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Bud Beaston ran a farriers' school in Oklahoma and was asked by a student what size the coal should be. Bud replied, "Gravy Trains." Perhaps that would be ideal, but coal comes in different sized lumps and there will always be some fines. I use coal that comes in mostly softball sized pieces. I break up some of it with a tamper, but once a fire is going, I can put large chunks around the fire. As they get heated, they start turning into coke and they fractionize and are easily chipped into the fire.

 

Make sure it is "metallurgical" grade coal, meaning a coking grade.

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When you put fuel to the fire, How do you add it?

 

I just opened a new bag of coal today and it sound alot like yours. It is smithing coal with lots of fines and average chunk size is about 1/2"

Basically just using large soup can to scoop it out of bag and add it around parameter of fire to try to maintain volcano effect... Use a "sprinkling can" ( soup can with 6 or so small hole in bottom and a handle) of water to moisten it down...

 

Dale

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Hi Dale,

 

Glenn has it correct for using the fines. I make them about the size of a hard ball. Add them to the outside edges and keep pushing the coal toward the center as it cokes up. When you rake the fire apart to shut it down, save the partially burnt coke to light the next fire.

 

Some people can't figure out how to use the fines, I think they work great!!

 

Neil

Ok.... I usually save everything (black or dark  grey in color) that I deem to be coal or coke and dump clinker (tan or extremely light grey material) after I rake fire apart and it has cooled...

 

Will try making a damp/wet ball when adding to fire and see what that gets me...

 

IT seems to be a consensus that damp/wet coal is better to add to fire than dry coal... Do I have that right?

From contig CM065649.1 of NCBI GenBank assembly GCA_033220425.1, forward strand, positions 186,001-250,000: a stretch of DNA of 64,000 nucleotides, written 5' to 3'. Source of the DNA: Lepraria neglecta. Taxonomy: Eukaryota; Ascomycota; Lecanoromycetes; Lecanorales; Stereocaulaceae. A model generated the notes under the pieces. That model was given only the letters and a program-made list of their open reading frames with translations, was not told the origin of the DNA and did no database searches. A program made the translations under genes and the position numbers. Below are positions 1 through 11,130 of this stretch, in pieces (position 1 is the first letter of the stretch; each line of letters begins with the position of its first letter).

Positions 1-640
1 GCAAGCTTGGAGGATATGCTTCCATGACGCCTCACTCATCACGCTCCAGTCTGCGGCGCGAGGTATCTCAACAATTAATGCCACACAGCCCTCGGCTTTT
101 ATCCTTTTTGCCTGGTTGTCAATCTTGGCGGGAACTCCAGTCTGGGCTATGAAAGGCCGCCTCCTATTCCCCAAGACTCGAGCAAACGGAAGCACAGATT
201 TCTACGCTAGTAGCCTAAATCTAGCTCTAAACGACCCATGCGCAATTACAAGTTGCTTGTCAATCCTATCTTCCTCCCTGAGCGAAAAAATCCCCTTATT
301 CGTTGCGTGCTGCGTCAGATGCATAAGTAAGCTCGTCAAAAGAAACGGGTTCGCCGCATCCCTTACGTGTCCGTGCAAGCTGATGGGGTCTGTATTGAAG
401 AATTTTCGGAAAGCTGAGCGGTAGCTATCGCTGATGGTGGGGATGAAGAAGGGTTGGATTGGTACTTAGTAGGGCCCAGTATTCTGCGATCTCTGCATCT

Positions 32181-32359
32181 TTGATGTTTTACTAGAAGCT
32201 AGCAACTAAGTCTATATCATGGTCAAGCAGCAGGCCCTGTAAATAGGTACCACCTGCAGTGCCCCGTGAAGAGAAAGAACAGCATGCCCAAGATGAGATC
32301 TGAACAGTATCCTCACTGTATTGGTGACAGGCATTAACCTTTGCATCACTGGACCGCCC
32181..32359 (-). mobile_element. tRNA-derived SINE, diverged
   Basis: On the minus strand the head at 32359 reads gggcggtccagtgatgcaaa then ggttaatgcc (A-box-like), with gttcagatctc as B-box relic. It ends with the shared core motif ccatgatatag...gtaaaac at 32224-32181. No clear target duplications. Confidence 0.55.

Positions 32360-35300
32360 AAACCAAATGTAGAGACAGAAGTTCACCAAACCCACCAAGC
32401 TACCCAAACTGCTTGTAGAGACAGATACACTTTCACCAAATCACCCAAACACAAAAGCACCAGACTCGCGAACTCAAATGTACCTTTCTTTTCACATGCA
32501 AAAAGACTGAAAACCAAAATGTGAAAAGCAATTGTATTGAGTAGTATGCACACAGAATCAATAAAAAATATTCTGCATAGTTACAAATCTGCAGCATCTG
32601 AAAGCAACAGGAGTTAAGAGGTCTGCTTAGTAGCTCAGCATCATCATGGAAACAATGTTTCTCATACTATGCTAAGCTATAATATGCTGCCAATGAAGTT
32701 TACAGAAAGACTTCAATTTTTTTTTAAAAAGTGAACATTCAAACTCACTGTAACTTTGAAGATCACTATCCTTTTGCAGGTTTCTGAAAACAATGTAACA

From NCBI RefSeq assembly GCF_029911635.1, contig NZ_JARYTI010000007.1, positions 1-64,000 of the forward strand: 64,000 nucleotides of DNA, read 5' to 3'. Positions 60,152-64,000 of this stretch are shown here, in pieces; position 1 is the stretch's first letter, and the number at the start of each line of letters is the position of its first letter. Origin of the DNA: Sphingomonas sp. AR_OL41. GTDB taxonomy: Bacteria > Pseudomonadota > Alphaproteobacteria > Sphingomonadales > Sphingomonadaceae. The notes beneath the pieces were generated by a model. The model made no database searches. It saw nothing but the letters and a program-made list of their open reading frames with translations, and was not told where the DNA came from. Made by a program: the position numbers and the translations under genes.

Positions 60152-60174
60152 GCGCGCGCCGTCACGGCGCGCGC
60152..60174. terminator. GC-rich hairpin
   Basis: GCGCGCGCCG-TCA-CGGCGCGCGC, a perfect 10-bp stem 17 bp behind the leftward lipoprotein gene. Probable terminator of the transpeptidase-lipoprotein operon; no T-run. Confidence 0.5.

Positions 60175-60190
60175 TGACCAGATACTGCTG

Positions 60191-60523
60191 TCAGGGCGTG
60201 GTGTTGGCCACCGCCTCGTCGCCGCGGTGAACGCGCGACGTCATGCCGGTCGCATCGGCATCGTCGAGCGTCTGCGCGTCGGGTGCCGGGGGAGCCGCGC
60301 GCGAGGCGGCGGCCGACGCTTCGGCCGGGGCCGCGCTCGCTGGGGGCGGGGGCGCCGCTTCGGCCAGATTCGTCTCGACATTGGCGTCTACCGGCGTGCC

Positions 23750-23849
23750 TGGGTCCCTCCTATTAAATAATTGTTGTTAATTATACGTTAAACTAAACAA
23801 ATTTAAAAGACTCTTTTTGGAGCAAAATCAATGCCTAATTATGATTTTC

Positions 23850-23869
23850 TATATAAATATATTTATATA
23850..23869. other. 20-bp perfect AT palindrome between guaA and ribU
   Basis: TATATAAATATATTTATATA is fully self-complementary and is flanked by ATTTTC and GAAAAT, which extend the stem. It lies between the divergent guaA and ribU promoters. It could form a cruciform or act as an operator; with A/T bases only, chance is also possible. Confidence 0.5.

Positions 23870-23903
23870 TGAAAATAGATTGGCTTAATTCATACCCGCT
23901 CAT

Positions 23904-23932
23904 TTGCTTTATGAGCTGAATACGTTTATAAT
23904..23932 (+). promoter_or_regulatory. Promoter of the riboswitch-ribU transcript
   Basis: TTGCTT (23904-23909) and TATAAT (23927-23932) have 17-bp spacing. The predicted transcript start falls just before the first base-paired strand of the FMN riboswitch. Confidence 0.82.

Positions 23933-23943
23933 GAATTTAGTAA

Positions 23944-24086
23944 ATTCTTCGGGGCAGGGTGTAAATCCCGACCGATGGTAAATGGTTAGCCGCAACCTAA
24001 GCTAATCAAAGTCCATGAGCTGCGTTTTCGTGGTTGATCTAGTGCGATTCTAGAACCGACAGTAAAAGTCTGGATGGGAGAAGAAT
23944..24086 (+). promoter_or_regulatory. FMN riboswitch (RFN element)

Dale

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I don't use the wet slurry. No reason really just havn't needed to. I get good coke and it sticks together fine. Only when I bank the fire do I put coal directly on the fire.

 

I use a rectangular fire pot and line both sides of the fire with green coal. I then push in the coke with the rake and add more coal.

 

Without seeing pictures of how your fire is burning, its hard to say what is happening. Is there someone in your group that can come take a look?

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Just a thought, but you might also want to open up a few of the holes in your grate to a larger diameter. I have 5 - 1/2" holes in my great and I can get my fireball to white heat without issue.

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My coal sounds a lot like what you are using.  I use BAM coal and it is widely used by BAM members.  I use it moist and it clumps together as it cokes.  It works really well!  I use it as it comes with fines and chunks all mixed in together.  I like the big clumps as they burn very nicely and also make a nice roof for the fireball!  I sometimes get a ring of solid clump around the fireball and have to break it up a little to push more into the fire... this is easy to do.  Keep lots of fresh coal around your fireball to insulate and shape it and to coke up so that you have a steady supply of coke to feed into the fireball as it hollows out.

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Just a thought, but you might also want to open up a few of the holes in your grate to a larger diameter. I have 5 - 1/2" holes in my great and I can get my fireball to white heat without issue.

 

I have given that some though... No reason why I cant.. Wont hurt anything... IF "grate" burns through I will just make something else to replace it with...

 

Dale

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You have all of the information you need now.  Turn of the computer, light a fire, and and go to work.  Fail and go again, and again, and...... This is how self tought works.  You will have a slow, dense course in elementary fire maintainance.  

 

I found a few old men who greatly shortened my elementry schooling.  Seek out old men who know what you do not know and want to know.  Listen.

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tomhaw couldn't have said it better.  The key to learning how to be a blacksmith is not researching it to death on the computer.  It's lighting a forge, heating some metal, and beating it with a hammer.  The forge, hammer, and anvil will often answer many of your questions, and that's how you learn.  There's nothing wrong with learning everything you can from people who have more experience than you, but the only way to gain your own experience is by doing it yourself.